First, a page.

| Discussion|| |
1% CO inhalation is fatal in about half an hour during rest and even earlier during exercise. Low levels of carboxy-hemoglobin (COHb) leads to headache and dizziness and high levels result in coma. Acute exposure to CO results in headache, nausea, vomiting, confusion, lethargy and coma.  Dementia and psychosis can be the permanent sequelae. , Delayed neurological symptoms occur in about 3% (range 0.2 to 40%) of CO poisoning cases, more frequent in the elderly and those with a prolonged coma after exposure (12-48h). ,, Initially, following the acute exposure there is a complete recovery. After a pseudo-recovery period ranging from 2-40 days (average three weeks), rapid deterioration develops, with memory disturbances, disorientation, hypokinesia, urinary incontinence, psychotic behaviour, personality changes, apathy, anxiety, emotional liability, hyperventilation and autonomic dysregulation. ,, Examination usually reveals signs of frontal lobe dysfunction, extrapyramidal features and release reflexes. , EEG reveals delta range slowing in about 57% of patients. , Computerized tomography (CT) scan may be normal in half or may show hypodensities in basal ganglia and frontal white matter. MRI usually reveals globus pallidal hyperintensities in half of the cases and white matter changes especially in frontal areas in most of the patients.  SPECT scan shows decreased flow in frontal areas although variable changes have been described. , In the index case, tracer uptake improved with clinical improvement on follow up.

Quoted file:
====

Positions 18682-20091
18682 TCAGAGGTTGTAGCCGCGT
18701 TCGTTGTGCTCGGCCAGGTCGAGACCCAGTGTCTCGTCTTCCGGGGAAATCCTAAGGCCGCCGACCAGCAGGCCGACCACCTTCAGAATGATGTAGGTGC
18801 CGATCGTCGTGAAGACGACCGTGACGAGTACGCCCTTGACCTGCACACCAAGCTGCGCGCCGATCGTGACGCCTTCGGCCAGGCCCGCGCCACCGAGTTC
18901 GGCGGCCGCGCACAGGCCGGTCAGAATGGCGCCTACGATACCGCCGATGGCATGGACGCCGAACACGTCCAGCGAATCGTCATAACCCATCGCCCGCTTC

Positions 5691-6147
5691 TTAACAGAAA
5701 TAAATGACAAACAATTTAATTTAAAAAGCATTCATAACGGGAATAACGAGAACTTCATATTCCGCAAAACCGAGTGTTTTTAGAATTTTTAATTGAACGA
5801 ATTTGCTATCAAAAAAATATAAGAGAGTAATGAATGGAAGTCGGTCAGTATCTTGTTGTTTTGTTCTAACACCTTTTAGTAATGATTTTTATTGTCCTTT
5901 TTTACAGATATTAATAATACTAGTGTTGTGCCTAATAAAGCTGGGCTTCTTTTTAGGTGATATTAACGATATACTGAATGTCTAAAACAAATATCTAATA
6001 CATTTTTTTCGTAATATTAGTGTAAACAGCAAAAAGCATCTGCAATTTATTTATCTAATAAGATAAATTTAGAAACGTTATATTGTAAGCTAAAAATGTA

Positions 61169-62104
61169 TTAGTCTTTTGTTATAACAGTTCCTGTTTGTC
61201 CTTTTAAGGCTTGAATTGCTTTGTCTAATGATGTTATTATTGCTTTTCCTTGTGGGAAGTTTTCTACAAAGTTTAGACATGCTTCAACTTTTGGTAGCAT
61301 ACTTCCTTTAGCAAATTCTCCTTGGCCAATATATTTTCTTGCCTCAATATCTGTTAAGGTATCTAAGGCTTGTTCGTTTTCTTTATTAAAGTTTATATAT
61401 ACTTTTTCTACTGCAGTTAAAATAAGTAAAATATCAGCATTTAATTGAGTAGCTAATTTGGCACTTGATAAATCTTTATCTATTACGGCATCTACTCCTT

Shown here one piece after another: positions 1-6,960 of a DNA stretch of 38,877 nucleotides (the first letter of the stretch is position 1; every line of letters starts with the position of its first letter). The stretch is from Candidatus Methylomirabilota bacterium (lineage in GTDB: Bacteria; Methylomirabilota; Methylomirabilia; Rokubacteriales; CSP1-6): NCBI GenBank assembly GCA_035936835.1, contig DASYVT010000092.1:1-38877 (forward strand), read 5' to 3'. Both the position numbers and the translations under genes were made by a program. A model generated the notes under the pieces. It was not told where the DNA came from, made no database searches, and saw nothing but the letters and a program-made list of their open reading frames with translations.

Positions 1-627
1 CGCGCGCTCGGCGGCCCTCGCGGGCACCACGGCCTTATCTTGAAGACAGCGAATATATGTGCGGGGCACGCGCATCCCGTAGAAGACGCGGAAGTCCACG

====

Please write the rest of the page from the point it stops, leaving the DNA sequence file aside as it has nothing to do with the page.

CO binds heme with an affinity 250 times that of oxygen, resulting in rapid hypoxemia. Other mechanisms of toxicity include a decrease in cardiac output and direct histotoxic effect of CO by binding mitochondrial Cyt P450 and myoglobin. , Hypoxia, hypotension with resultant decreased cerebral perfusion; metabolic acidosis and free radical formation causes neuronal damage. In the acute stage, damage chiefly occurs in basal ganglia, whereas in delayed toxicity, the cerebral white matter is predominantly affected. Oligodendroglial injury leading to demyelination, slow repair of metabolic systems and decrease in aryl sulphatase activity are thought to be responsible for the delayed effects.  Pathologic examination reveals patchy demyelination of rostral white matter supporting the hypothesis. Since oxygen can displace CO from hemoglobin, hyperbaric oxygen at 3 atmospheres for 5 cycles of 90 min each is advocated as a treatment for acute exposure.  Whether it prevents delayed symptoms is not proven, but it does decrease the duration of coma and acute mortality. , In delayed toxicity, steroids, aspirin, hyperbaric oxygen have been used previously without success. Symptomatic treatment with dopaminergic agents is of help in improving parkinsonian symptoms. ,, Poor outcome is seen in patients who have had cardiorespiratory arrest or have evidence of persisting basal ganglia hypodensities on CT scan and MRI hyperintensities in pallidum or white matter.  About 60-75% of patients with delayed symptoms have been reported to recover fully within one year and about 15% may suffer from persisting dementia and Parkinsonism More Details.
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[Figure - 1], [Figure - 2]